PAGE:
I write to you with the attached letter, which was sent to each of the Members of the Board of Governors of Bishop Cotton School. It is my “last bugle call” as Chairman OCA (UK) but a “reveille” to all Cottonians with special emphasis on those Indians living in India, who can more easily make the journey up to the old School to see the situation as it is and with their support, ensures the changes are made to carry BCS successfully forward into the 21st Century.
With my thanks and best wishes to all Cottonians,
Chairman OCA (UK)
Chairman and Board of Governors
Bishop Cotton School
Shimla 171002 (HP)
4 June 2010
Dear Chairman and Board Members :
I address this letter to you on the occasion of my stepping down as Chairman OCA(UK) after 10 wonderful years at its helm. It is also a seminal moment in the history of our School, in the 150th year since its foundation.
No longer can we look back alone on its history, its tradition and its name on the CV of its pupils to set them apart in the world of globalised pressure and competition. The future demands a stronger, more pragmatic background, based on today’s exigencies and values.
I have been privileged to read Vijay K. Stokes (Rivaz 1948-54) treatise, “150 years of Bishop Cotton School – an assessment of the past – and the future” which should be mandatory reading for all members of the B.O.G. and the Staff of B.C.S. and would be a salutary and eye-opening document for all pupils of B.C.S. past and present. A masterpiece by a brilliant scholar, author of innumerable papers and publications and a Fellow of the American Society of Mechanical Engineers amongst many distinguished honours and for the past 20 years studying the culture of the area 50 miles north of Shimla.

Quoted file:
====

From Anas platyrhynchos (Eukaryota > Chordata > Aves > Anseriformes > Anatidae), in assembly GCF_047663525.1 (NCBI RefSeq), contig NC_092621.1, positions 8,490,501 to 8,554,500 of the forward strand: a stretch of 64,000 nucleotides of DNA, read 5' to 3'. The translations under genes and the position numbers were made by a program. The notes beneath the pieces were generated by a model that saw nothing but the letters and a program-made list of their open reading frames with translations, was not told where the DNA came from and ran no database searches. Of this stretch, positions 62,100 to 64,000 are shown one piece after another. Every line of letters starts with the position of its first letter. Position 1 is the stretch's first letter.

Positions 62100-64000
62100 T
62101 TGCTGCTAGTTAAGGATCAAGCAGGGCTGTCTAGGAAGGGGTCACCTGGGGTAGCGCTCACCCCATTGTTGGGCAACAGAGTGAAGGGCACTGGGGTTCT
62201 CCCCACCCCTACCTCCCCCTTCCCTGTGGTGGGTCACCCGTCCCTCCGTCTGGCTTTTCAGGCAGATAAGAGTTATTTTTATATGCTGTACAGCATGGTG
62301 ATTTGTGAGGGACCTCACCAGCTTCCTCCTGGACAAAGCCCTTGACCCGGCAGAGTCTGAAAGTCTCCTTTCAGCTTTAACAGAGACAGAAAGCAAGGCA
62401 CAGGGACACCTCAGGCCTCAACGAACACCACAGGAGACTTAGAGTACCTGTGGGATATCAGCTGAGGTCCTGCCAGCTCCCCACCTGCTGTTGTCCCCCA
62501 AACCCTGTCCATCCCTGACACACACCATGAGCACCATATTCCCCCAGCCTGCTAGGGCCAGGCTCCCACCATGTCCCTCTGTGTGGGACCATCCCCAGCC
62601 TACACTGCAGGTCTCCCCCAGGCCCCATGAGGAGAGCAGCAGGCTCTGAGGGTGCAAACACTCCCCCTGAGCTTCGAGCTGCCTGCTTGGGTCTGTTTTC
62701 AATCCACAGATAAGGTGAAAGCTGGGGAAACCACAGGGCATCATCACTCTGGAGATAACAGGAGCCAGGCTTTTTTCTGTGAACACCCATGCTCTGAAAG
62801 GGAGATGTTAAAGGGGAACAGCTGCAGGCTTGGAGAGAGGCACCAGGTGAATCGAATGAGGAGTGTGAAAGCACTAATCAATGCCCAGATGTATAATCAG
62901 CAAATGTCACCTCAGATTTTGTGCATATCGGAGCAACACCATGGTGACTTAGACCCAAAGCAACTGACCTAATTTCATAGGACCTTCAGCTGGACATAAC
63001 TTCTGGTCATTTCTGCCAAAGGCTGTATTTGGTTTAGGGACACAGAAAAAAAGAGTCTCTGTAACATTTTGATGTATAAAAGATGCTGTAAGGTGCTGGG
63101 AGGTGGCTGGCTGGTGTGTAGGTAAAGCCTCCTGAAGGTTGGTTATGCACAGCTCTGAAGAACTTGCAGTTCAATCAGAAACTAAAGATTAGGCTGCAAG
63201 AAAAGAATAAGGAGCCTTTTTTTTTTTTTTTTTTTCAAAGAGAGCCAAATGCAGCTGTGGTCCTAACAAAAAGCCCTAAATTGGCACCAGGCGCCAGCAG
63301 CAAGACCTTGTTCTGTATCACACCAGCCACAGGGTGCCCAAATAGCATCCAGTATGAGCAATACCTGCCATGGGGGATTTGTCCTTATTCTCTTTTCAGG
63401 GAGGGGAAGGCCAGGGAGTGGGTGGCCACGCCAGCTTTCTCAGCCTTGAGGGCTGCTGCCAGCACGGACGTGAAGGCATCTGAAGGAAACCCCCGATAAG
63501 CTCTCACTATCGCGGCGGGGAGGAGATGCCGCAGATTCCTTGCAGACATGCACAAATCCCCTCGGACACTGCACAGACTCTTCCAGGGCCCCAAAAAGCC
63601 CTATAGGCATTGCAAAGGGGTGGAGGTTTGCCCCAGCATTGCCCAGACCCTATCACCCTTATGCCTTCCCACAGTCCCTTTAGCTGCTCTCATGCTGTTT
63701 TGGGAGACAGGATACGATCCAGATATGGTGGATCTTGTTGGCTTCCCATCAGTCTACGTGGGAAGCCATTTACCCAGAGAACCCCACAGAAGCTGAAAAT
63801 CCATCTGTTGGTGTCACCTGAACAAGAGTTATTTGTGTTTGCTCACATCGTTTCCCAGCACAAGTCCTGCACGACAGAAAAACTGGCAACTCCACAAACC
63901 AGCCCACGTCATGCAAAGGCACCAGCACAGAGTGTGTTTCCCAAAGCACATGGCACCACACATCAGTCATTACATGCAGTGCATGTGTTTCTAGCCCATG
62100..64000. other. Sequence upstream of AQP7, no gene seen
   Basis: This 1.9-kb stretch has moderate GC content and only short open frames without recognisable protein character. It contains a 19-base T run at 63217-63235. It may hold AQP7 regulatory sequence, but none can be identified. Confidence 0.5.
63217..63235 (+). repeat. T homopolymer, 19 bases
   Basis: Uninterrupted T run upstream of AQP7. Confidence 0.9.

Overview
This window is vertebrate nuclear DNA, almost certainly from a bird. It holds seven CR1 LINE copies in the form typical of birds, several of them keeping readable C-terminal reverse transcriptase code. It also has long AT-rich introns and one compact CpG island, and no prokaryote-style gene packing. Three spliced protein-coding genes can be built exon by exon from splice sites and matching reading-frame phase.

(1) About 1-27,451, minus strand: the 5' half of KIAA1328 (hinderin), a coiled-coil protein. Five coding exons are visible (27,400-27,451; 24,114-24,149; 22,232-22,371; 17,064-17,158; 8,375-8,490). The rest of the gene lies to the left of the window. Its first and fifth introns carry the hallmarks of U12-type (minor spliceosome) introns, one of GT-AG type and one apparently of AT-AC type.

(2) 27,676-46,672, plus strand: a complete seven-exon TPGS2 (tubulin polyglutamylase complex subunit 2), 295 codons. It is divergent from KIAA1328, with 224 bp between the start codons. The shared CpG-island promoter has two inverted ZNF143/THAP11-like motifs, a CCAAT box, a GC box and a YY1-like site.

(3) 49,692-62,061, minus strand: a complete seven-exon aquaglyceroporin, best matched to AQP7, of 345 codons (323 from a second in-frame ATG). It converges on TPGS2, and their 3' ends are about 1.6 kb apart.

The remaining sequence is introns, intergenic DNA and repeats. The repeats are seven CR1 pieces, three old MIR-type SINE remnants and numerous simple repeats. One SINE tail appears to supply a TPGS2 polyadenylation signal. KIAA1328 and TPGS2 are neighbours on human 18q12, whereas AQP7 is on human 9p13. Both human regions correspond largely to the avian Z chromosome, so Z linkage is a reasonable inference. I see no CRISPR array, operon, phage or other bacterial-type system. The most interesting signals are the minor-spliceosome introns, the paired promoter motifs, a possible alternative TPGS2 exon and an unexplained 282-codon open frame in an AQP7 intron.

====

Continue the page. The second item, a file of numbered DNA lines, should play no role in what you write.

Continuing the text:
Vijay K. Stokes, like the President of OCA(India) and myself was in Rivaz House, whose motto is ‘Sirvamus’. We all have the School and its future at heart and I quote three small extracts tying-in the past with the future which portray the thoughts of us all:
“… Some good things about (our) school years … irrespective of their background, a rigorous enforcement of the uniform and pocket-money, a strict enforcement of the leave policy and an equal treatment of all parents made all students “equal”. Personal integrity was considered important, as was telling the truth. One did not do underhand things – that was just not cricket! The School motto ‘Overcome Evil with Good’ was in consonance with Mahatma Gandhi’s ideals”.
“ … Mr ‘Tubby’ Whitmarsh-Knight – who set a very high standard as a role model for integrity and as a teacher – was the Senior Master and (my) House Master, the school was well run! Later, as the qualifications of the teachers declined, many of the good practices became rather lax and richer parents could ask for rules to be bent; the School tended to become more of a ‘finishing school’ for the rich” and finally :
“ … The focus of education must shift to training the mind to think – which is the essence of education – and to inculcate a sense of enquiry that best prepares persons for rapidly changing environments. THIS WILL REQUIRE HIGH QUALITY TEACHERS who can make science and mathematics more exciting than cricket (IPL not withstanding!) THE STATUS QUO WILL JUST NOT DO.
“ … WORKING OUT THE REQUIRED REVOLUTIONARY CHANGES IN EDUCATION IS CERTAINLY BEYOND THE KEN OF THE CURRENT STAFF.”
The vital points made by Mr Vijay K. Stokes are echoed by me and other OCs worldwide: a radical change in direction and control by the Board of Governors along with a change in attitude and structure in the running of the school; a delegated line of responsibility filtering down from the Headmaster via the Senior Master, House Masters (and teaching Masters) through Prefects to the pupils themselves must be clearly laid down. Only thus will there be mutual respect achieved with mutual responsibility.